New TSA Security Procedures For Electronics Will Affect Photographers
Unless you live under a rock in Antarctica you are probably aware that there have been many changes to the way people in America live under the current presidency, and that one of the areas of change that has been the farthest-reaching in how many people are affected is air travel.
Already implemented in 10 major US airports and soon to come everywhere else in the USA, electronics larger than a cell phone that are stored in a traveler’s carry-on luggage will need to be removed from their cases and passed through the TSA’s X-ray scanner. As it is generally a photographer’s preference to travel with their gear in the plane’s cabin rather than entrusting TSA and baggage handlers to not break, steal, or send baggage containing gear to the wrong airport, this is definitely going to be a hindrance to our ilk.
There is a workaround, however, but it will cost you $85 to apply. If you are a US citizen, national, or lawful permanent resident, you can apply to enroll in TSA’s pre-check program which will allow you to bypass many of the standard screening procedures.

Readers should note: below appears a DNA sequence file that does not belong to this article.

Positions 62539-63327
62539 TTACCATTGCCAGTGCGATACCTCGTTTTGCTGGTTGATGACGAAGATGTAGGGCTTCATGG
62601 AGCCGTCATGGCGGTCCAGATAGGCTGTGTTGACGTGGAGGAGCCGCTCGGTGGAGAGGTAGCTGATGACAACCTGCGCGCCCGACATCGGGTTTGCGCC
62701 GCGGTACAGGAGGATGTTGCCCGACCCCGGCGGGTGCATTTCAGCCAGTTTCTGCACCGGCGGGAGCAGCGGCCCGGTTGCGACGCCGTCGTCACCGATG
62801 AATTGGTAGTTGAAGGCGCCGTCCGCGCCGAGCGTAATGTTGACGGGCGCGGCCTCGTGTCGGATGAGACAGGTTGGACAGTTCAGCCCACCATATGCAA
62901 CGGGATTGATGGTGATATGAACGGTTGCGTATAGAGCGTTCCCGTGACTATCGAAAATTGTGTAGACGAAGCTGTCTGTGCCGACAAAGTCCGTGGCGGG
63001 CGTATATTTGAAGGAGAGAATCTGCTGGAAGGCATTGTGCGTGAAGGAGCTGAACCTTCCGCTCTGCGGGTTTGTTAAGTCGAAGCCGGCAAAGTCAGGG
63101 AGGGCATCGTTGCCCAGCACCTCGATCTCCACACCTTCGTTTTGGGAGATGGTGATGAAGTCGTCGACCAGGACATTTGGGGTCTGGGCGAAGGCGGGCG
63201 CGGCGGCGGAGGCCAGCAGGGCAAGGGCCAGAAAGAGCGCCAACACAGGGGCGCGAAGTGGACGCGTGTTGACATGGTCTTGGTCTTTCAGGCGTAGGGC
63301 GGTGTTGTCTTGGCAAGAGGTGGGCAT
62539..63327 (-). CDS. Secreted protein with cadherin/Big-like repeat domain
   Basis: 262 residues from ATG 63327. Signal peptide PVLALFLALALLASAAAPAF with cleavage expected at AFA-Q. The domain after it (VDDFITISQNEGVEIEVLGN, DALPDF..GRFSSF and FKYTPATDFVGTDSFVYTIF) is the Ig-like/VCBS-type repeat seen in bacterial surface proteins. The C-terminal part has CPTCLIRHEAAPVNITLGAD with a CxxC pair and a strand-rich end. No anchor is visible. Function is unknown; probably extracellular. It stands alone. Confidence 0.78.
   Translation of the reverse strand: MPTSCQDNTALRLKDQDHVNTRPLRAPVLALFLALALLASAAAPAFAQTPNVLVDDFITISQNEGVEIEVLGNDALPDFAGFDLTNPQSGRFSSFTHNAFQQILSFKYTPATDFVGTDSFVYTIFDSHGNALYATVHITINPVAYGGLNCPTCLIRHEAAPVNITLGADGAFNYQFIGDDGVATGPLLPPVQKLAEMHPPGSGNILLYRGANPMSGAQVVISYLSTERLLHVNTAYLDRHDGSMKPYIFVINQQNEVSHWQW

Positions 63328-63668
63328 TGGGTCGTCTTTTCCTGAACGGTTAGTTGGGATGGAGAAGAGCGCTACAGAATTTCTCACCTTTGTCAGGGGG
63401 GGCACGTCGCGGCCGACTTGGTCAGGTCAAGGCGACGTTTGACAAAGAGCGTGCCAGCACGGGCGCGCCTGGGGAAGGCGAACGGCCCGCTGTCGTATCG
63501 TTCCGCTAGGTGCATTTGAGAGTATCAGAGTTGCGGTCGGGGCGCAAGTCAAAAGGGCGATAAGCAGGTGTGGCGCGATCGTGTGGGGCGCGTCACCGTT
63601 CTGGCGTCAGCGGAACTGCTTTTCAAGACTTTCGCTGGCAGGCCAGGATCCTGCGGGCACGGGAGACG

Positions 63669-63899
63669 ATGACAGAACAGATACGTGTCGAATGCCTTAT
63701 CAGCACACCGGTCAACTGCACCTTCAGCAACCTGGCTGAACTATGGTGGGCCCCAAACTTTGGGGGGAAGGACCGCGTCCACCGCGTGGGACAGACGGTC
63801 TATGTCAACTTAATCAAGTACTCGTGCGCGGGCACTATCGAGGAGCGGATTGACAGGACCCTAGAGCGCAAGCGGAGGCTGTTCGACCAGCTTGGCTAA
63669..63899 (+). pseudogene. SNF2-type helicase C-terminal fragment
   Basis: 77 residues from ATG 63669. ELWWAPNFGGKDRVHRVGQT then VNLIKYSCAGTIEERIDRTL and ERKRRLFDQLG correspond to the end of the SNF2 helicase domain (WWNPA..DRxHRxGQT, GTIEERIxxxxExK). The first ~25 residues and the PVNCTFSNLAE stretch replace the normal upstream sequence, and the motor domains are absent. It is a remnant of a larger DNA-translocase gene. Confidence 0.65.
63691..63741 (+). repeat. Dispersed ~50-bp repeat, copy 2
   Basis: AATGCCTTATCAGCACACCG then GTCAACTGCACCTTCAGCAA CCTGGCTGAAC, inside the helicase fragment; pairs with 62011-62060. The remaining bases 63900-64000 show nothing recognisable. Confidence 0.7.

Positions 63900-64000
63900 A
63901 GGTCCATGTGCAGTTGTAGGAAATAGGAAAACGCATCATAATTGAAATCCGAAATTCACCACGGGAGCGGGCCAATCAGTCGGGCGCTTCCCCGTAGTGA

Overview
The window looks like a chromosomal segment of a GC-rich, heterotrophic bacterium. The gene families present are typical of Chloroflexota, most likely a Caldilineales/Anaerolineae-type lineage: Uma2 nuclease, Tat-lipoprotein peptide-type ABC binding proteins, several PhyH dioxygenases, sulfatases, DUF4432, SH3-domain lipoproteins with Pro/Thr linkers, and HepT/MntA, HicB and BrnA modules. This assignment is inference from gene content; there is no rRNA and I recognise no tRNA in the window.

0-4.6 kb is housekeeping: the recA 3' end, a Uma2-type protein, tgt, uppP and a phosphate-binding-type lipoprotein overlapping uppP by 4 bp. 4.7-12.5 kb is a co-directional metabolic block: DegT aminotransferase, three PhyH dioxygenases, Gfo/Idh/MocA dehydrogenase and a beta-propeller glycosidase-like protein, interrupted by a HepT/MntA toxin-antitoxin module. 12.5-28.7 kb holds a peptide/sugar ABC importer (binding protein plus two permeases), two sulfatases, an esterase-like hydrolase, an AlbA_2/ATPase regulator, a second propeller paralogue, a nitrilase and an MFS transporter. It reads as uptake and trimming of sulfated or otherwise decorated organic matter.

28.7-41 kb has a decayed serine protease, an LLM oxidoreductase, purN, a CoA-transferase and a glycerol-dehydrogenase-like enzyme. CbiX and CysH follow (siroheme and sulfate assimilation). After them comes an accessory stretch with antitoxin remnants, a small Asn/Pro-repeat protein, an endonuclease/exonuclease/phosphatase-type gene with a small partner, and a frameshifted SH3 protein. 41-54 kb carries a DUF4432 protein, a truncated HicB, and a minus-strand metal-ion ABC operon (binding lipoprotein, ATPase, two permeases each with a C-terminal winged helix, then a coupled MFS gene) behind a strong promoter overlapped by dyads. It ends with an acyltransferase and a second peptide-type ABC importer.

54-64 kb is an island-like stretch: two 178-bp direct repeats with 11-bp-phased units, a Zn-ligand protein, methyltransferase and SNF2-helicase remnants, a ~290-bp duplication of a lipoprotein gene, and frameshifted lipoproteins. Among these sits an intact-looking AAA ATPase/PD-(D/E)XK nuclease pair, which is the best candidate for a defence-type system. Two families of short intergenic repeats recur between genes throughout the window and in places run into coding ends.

It may be worth it for eligible photographers who travel frequently to enroll in pre-check. If you don’t, you will basically have to empty your camera bag every time you fly, unless you decide to check your gear instead. Laptops, flashes, battery-powered strobes, tablets, cameras, and any other electronics you travel with that are bigger than a cell phone will all need to come out and be scanned.
Don’t forget to make sure your carry-on luggage will be TSA compliant to save yourself an extra headache. Check out bags like Think Tank’s Airport Roller series, which are all specifically designed with TSA requirements in mind. Or, consider a backpack or messenger bag which will almost surely be small enough to fit carry-on size restrictions and can be carried through an airport hands-free.
If you opt to check your gear instead, look into rugged options from Pelican, designed to withstand whatever baggage handlers may (literally) throw at them.